Every summer while he was growing up, Alexander Red Eagle and his family escaped city life in Long Beach, California, by traveling to Pine Ridge Reservation in South Dakota where his father grew up. There, Red Eagle watched a disease--type 2 diabetes--slowly devastate a community.

"That was something that people talked about. It was a major problem," he recalled. "I've had people that I know and respect that either passed away or have lost different functions of the body due to the progression of the disease."

Red Eagle's visits to the reservation would fuel his career ambitions. Today he is on his way to becoming a physician and a biomedical researcher, pursuing a M.D./Ph.D. degree at Stanford University's Medical Scientist Training Program (MSTP).

Drawn To Research

Red Eagle's interest in science started to form in high school, thanks to Ms. O'Donnell, who Red Eagle describes as "a great chemistry teacher." His interest in chemistry carried him through to a major in biochemistry at the University of California in Los Angeles (UCLA).

During his junior year, another teacher changed his life; biochemistry professor Steven Clarke invited him to do research in his lab, which he immediately loved. "[Steven Clarke] really got me to enjoy science and pursue it as a graduate student later on," he says. Red Eagle worked in Clarke's lab for two years, thanks to support from a UCLA summer research program and the Minority Access to Research Careers (MARC) Program, sponsored by the National Institutes of Health (NIH). Red Eagle's projects used a mouse model to investigate a protein repair enzyme and its association with the natural aging process.

Lost, But Only For a While

The long hours Red Eagle spent in the lab led him to question his professional goals. "I spent all my time in the lab, and I really felt like I wasn't part of anything," he remarks. "I didn't feel like I was making any kind of impact." What he was missing was interacting with people. Red Eagle was accustomed to lending a hand to fellow Native Americans on and off campus, even serving as president of UCLA's American Indian Student Association for two years. He decided that his future career would have to include giving back to the Native American community.

Red Eagle's dissatisfaction with research came to a head in the summer of 2002, when he quit a summer project studying the yeast genome at the Stanford Genome Technology Center. He needed time to think, so he took the rest of the summer off.

That fall, Red Eagle explored other interests at UCLA, sitting in on classes covering American Indian law, politics, and health. He soon missed the lab--he resumed his research position with Clarke--and wondered whether he'd be happier with a M.D. degree instead of a Ph.D. Work as a physician, he thought, could provide him the human interaction he desired. By the time he completed his B.S. in biochemistry in 2003, he had resolved his dilemma. He decided to apply for M.D./Ph.D. programs.

Full of Possibilities

After graduation, Red Eagle took a year off, spending the summer in the lab of Arthur Horwich at Yale University, thanks to Howard Hughes Medical Institute's (HHMI) Exceptional Research Opportunities Program. There, Red Eagle studied the toxicity and stability of abnormal forms of a protein called transthyretin, which can cause heart failure and neurodegenerative disorders.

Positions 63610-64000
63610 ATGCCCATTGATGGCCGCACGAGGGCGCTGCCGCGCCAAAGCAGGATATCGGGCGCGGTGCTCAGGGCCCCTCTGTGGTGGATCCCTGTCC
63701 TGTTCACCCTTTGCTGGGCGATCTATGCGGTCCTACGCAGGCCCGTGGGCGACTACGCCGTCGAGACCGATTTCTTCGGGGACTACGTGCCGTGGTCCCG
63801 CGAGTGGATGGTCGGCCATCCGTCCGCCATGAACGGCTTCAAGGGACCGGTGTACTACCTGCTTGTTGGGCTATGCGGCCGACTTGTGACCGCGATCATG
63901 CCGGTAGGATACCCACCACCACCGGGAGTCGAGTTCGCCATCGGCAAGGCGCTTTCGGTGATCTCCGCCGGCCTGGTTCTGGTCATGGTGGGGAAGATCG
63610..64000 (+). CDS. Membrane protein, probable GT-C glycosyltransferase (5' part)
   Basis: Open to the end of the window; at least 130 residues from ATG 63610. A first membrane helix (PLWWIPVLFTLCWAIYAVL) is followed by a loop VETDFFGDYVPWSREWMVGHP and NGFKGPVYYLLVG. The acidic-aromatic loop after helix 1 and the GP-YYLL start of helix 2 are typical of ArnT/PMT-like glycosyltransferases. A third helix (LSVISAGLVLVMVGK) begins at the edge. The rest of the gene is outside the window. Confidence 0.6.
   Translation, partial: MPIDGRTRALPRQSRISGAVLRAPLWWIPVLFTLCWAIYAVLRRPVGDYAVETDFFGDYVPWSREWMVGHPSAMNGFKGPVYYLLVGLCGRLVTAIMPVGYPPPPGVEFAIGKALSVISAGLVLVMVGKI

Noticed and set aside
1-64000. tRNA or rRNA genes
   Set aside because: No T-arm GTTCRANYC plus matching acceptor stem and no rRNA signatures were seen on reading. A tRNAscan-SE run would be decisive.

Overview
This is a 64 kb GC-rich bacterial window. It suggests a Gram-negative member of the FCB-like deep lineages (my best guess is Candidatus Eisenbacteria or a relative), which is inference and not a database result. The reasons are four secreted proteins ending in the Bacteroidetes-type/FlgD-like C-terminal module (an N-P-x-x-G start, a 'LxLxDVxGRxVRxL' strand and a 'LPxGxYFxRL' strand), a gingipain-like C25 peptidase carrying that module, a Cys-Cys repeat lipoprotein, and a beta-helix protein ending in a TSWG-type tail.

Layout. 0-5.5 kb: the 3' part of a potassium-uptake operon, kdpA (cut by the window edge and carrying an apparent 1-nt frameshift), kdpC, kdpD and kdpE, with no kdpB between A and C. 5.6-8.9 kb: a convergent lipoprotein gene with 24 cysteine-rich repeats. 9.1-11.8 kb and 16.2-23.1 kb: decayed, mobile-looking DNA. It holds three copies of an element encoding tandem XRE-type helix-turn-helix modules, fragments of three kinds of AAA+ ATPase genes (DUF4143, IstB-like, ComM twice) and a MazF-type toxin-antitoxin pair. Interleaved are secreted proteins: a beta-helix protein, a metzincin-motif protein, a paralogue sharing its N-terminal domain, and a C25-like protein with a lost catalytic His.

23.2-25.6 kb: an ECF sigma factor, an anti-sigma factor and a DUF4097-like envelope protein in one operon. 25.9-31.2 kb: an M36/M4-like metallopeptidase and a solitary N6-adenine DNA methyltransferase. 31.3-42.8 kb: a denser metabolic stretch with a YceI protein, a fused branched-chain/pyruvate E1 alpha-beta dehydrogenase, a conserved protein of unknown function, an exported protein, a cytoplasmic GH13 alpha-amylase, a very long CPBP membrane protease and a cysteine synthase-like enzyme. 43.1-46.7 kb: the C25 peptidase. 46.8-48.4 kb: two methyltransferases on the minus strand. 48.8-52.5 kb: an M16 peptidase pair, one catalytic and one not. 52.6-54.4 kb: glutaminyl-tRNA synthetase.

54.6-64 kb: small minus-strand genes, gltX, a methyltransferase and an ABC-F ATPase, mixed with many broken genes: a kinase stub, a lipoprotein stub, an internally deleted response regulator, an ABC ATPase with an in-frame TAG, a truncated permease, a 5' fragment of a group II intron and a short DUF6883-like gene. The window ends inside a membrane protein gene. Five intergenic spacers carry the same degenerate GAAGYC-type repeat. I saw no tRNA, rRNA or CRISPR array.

Red Eagle also spent a few weeks that summer getting up early in the morning to shadow Robert Sherwin, a Yale physician specializing in endocrinology. When he saw Sherwin treating diabetic patients and conducting diabetes research, he realized: "That's the type of medicine I'd like to do. I like the fact that endocrinologists can see patients over and over, get to know them as people. It [was] good to see that someone else is doing something that's similar to what I want to do."

He was further convinced when he spent a day learning about the health needs of Native Americans in California with Laura Williams, a Native American physician. A few months later, Red Eagle did research with Robert Hanson at the Phoenix Epidemiology and Clinical Research Branch in Phoenix, Arizona, part of the National Institute of Diabetes and Digestive and Kidney Diseases (NIDDK). Red Eagle applied statistical methods to determine the role specific genes might play in kidney failure in diabetic Pima Indian patients. He called the experience life-changing as it combined his interests in medicine, research, and community service.

As Red Eagle receives M.D./Ph.D. training at Stanford University's MSTP program, he is intent on tackling diabetes and related health issues. He will pay for his Ph.D. training, likely in human genetics, using HHMI's Gilliam Graduate Fellowship. He plans to do his residency in internal medicine and specialize in endocrinology.

Red Eagle says finding his niche has been a challenge because "there are not a lot of Indians who are in science, not as many who are in medicine either," but he appreciates the mentorship he's received along the way and encourages others to keep an open mind while exploring their interests. "Ask everyone you can for help and advice," he says. "When looking for mentors, you don't have to find the exact person you want to be because that person may be few and far between or you may have to be that person for yourself." And when you find something you are passionate about he adds, ". . . pursue it, and don't give up."

Edna Francisco is a contributing writer for MiSciNet and may be reached at eofrancisco@nasw.org.